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Veterinarians Near Ashburn, Virginia, 20146
43330 Junction Plaza Blvd #172, Ashburn, VA 22066
What to do if You Lose Your Pet
Losing a pet is a traumatic experience. After all, they’re a member of your family and a source of joy, so having that suddenly gone is emotional.
It’s easy to panic and either start doing things erratically or give up on ever finding your pet. While both are understandable reactions, even though it’s difficult, you need to stay as calm as possible and recruit all the help you can get. Also, remember that even after being lost for days, weeks, or months, pets have been reunited with their owners.
The moment you realize your pet is missing, it’s time to start searching. Of course, start around your house and yard, then expand the search from there. Recruit the help of anyone you can right then. Call your pet’s name periodically since it might respond.
You can search in your car but keep the windows down and keep calling your pet’s name periodically. You should also stop your car and get out often for a better look.
Canvas the Area
While searching using your car lets you cover a greater distance, your pet might stay away from roads. This means you need to walk through areas you can’t see well from your car, like jogging paths, wooded lots, or alleys.
Your pet is likely frightened and could do things you can’t predict, so don’t try just going to their favorite spots. If you do see your pet, it may be frightened, so don’t make chase if they don’t come to you. Instead, sit down on the ground, say your pet’s name frequently as well as other familiar phrases, and be patient. Bring food with you and set it on the ground slowly, possibly luring your pet to approach.
Try looking at night or near dawn. Sometimes animals hide during the day, so you might have better luck.
Getting the word out that you’re looking for your lost pet is critical. If after your initial search you come up empty-handed, it’s time to make posters. Put “Lost Cat” or whatever type of animal you’re missing in large letters at the top. Include a color picture that’s also large, plus your contact info in large letters at the bottom. Above your contact info, include a full description of your pet, including the breed, coloring, and name. Offer a reward, but don’t specify how much.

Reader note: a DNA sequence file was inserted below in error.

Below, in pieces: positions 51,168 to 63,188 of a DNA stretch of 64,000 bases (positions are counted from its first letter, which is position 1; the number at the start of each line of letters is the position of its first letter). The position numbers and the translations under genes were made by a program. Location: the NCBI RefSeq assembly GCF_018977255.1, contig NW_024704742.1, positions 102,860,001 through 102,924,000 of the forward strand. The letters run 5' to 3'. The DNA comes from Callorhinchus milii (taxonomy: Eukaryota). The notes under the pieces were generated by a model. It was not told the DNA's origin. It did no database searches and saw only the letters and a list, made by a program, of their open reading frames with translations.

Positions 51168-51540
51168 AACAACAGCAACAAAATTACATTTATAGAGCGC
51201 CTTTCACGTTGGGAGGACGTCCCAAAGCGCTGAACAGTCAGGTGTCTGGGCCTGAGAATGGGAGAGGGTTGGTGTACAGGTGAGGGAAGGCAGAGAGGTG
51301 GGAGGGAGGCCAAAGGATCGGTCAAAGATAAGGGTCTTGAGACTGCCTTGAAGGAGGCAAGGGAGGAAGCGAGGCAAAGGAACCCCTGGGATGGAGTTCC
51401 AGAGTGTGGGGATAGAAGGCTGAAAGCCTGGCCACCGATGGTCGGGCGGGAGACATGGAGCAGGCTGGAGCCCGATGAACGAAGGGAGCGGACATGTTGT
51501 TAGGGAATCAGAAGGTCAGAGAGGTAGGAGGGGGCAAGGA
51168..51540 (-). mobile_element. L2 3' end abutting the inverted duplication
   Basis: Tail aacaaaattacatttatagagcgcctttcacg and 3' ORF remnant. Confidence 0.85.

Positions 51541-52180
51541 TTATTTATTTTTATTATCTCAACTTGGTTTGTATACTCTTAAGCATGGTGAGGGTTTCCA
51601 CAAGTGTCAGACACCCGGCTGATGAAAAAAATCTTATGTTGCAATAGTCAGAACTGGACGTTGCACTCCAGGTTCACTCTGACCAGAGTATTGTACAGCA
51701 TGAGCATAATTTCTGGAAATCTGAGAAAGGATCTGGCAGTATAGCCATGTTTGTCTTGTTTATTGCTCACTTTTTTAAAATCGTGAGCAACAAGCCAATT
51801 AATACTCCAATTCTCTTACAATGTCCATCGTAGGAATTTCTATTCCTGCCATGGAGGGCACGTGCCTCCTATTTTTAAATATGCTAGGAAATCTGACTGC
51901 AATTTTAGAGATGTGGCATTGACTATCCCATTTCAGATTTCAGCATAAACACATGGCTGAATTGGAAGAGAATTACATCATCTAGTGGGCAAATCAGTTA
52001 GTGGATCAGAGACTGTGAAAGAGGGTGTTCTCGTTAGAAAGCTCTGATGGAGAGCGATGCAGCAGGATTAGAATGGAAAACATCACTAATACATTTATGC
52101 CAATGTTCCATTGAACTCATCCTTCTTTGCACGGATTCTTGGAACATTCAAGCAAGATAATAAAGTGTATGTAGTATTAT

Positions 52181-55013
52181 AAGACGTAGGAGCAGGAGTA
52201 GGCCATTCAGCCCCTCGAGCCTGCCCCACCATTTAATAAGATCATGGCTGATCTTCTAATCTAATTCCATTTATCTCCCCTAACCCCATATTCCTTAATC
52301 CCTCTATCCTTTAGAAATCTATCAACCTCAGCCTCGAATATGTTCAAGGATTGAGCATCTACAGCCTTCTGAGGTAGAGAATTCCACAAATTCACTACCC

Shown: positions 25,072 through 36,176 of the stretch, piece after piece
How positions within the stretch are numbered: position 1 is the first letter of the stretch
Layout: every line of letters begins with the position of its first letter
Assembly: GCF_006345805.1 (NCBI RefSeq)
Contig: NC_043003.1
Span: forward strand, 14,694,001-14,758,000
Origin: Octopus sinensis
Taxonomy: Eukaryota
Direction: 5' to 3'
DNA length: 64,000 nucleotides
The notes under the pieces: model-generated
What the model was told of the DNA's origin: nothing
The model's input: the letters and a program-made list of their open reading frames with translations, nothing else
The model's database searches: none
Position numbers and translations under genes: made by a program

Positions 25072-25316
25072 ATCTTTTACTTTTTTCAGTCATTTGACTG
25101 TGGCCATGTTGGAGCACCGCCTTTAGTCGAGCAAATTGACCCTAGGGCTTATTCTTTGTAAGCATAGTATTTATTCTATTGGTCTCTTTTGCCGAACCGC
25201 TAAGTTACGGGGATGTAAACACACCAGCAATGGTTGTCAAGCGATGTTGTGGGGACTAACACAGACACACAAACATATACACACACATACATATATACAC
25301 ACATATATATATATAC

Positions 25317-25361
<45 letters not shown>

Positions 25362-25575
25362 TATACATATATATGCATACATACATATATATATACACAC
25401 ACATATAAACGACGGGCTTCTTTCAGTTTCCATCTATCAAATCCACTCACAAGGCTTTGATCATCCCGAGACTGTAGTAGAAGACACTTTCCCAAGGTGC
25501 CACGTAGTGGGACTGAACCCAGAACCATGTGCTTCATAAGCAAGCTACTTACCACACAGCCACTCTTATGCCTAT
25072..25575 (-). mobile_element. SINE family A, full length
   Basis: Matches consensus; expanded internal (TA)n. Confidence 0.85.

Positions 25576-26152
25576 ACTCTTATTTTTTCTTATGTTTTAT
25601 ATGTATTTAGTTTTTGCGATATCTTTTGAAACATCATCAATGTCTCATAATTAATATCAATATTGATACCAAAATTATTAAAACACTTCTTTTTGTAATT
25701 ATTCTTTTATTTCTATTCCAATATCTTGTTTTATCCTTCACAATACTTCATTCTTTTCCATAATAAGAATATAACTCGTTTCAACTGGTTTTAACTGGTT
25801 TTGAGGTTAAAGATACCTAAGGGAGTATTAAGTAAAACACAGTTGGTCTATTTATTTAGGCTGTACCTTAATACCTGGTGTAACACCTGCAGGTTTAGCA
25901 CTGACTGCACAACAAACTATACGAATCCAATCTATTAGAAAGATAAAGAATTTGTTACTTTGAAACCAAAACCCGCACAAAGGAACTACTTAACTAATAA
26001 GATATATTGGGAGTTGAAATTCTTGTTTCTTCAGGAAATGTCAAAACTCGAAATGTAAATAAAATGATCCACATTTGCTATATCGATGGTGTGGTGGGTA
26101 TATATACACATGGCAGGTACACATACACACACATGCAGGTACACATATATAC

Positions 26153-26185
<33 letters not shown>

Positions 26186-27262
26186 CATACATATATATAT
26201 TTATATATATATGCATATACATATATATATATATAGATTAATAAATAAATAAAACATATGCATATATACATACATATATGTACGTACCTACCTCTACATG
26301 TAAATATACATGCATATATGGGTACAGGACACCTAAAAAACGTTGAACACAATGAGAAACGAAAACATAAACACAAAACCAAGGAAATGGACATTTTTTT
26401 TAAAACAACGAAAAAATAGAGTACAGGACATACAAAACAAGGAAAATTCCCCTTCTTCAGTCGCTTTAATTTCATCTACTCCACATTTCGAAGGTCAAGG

Put these posters up on posts all over your area. Ask businesses if you can put the poster up inside. Tape one up to your front window.
Also, print out small cards with the same information and a picture of your pet. As you talk to people, you can hand a card over, so they have everything with them.
Call Radio Stations
Some local radio stations will broadcast lost pet info for free. This is another tool to get the word out.
Reach out to family, friends, and neighbors to let them know you’ve lost your pet. A text message can be a nice way to get the information out quickly, plus you can include a picture of your pet, in case people don’t remember what it looks like.
If there’s anyone you think would be willing to help you look, call them individually and ask. The more people you can get out hunting down your lost pet, the more likely you’ll find them.
Call Shelters and Hospitals
Contact each animal shelter, pound, pet hospital, and veterinarian clinic in the greater area. Someone might have taken you pet to one far from your house, so don’t just stick to your immediate location.
Call animal control agencies in your area. They may have already caught your pet and would be willing to arrange for its safe return.
Don’t just call, also visit each shelter. Sometimes workers make mistakes and don’t realize your pet is at their facility, so check over the animals there yourself.
Take to Social Media
Through Facebook and other platforms, you have immediate access to people in your area. Find all local groups where you can post about your missing pet. Many areas have a lost pets group where people who find an animal might check. Use the same information as you did for the posters.
While you should post on these groups immediately after you lost your pet, circle back and post updates if your pet remains lost in the coming weeks.
Take Preventative Measures
Before your pet gets lost, take some steps to assure their safe return.
Always have your pet wear ID tags, even when you’re just home. These should include your phone number, so someone else can call if they find your pet.
Look into getting a microchip for your pet. Animal shelters, veterinarian hospitals, etc. can read these chips and contact the owner.